What should I do, Americana UK?

It was hardly a normal start to a musical enquiry such as we are accustomed (now) to address in this feature.  It was a very worried looking Willie Nelson who burst through the door to the consultation room and – not bothering to take a seat – spilled out his concern.  With his hands firmly planted he leaned across the desk and gave us the full life and death – quite literally for once – nature of his problem.  “See,” he drawled, “there’s a pistol packin’ mama hot on my trail.  She could be here any moment.”  He flopped into the chair “all I was doin’ was drinkin’ beer in a cabaret” he confessed.  “Well, maybe I was dancin’ with a blonde as well”.  Now though, it seems that all his appeals to “lay that pistol down” have had no beneficial effect. Continue reading “What should I do, Americana UK?”

Classic Americana albums: Alejandro Escovedo “Gravity” (Watermelon Records, 1992)

After a decade and a half of recording with a series of bands (including The Nuns, who opened for The Sex Pistols USA tour) and gradually mutating from punk to Americana, Alejandro Escovedo finally emerged fully-grown in 1992 with his first solo album. By all accounts, it had been a hard slog to get there. His New York scene with The Nuns imploded and he relocated to Texas where he formed Rank And File, one of the progenitors of the so-called cowpunk scene (“we wanted to marry the sounds of George Jones with The Clash”), in tandem with True Believers, a band bedevilled by record label problems. Personal tragedy preceded his solo debut as, in the midst of the pair splitting up, his wife killed herself. Her death informs many of the songs on ‘Gravity’ and its equally excellent follow-up, ‘Thirteen Years.’ Continue reading “Classic Americana albums: Alejandro Escovedo “Gravity” (Watermelon Records, 1992)”

Exclusive AUK Mini-Gig: James M Carson

As we’re hit with more lockdown restrictions and things continue to look bleak for live music, we have another exclusive AUK Mini-Gig to lift the gloom and provide a little light and joy for music lovers.  These shows are a way for great artists to connect with an audience for their songs.  Today, it’s the turn of Manchester-based James M Carson, surrounded by his fabulous new band.  We’re delighted to share an excellent live version of Carson’s 2017 single, ‘Calico’, featuring excellent musicianship throughout this brilliantly shot performance, recorded during the lockdown. Continue reading “Exclusive AUK Mini-Gig: James M Carson”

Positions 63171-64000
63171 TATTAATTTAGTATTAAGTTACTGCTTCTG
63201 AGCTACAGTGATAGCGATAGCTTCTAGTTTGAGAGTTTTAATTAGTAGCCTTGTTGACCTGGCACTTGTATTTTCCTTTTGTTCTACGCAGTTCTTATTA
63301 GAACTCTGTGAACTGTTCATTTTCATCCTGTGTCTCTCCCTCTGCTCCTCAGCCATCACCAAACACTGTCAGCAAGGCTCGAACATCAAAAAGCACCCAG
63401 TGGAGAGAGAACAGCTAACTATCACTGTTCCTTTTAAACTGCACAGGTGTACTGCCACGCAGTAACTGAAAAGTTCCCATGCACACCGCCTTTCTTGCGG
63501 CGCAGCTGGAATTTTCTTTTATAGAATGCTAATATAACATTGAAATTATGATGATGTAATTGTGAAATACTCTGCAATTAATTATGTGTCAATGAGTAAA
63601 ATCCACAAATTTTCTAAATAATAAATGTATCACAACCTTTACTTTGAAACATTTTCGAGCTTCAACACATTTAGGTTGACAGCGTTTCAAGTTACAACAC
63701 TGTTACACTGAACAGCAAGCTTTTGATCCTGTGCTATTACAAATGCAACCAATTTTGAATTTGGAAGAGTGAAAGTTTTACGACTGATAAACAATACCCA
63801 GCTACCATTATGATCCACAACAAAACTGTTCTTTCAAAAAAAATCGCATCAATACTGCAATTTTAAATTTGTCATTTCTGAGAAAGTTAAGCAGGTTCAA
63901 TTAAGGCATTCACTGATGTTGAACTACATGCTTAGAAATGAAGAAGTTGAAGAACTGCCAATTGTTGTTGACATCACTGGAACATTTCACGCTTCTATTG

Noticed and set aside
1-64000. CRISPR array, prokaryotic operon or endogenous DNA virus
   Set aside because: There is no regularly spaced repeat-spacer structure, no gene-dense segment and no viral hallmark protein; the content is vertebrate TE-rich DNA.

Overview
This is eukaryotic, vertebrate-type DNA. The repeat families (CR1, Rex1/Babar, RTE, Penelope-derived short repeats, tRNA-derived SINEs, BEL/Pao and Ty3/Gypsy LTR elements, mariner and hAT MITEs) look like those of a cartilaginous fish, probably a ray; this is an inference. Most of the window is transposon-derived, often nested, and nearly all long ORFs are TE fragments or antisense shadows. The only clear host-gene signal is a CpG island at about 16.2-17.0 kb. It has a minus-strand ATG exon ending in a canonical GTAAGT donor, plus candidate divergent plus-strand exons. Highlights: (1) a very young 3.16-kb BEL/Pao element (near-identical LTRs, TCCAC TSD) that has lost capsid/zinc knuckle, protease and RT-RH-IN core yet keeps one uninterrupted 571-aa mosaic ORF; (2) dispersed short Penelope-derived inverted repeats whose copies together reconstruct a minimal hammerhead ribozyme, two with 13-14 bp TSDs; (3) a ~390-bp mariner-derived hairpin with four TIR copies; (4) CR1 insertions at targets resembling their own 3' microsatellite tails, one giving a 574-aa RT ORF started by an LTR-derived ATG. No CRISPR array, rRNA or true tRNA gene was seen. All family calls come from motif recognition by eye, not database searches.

‘The Twang Factor’ presents: West on Colfax

There has been much discussion in recent times about the demise of the traditional band as a vehicle for making music and particularly performing live music. Those putting forward such arguments point to the costs involved in performing as a band, set against ever-decreasing returns. At ‘The Twang Factor’ we have seen this borne out by the very small number of band entries that have come in. It was therefore particularly pleasing to hear from West on Colfax, not just because they are a band, but because they are a damn fine one too. Hailing from various parts of Lancashire, the band are actually a five-piece, although perform here as a four-piece as in keeping with the times, one of their number was self-isolating at the time of recording. Continue reading “‘The Twang Factor’ presents: West on Colfax”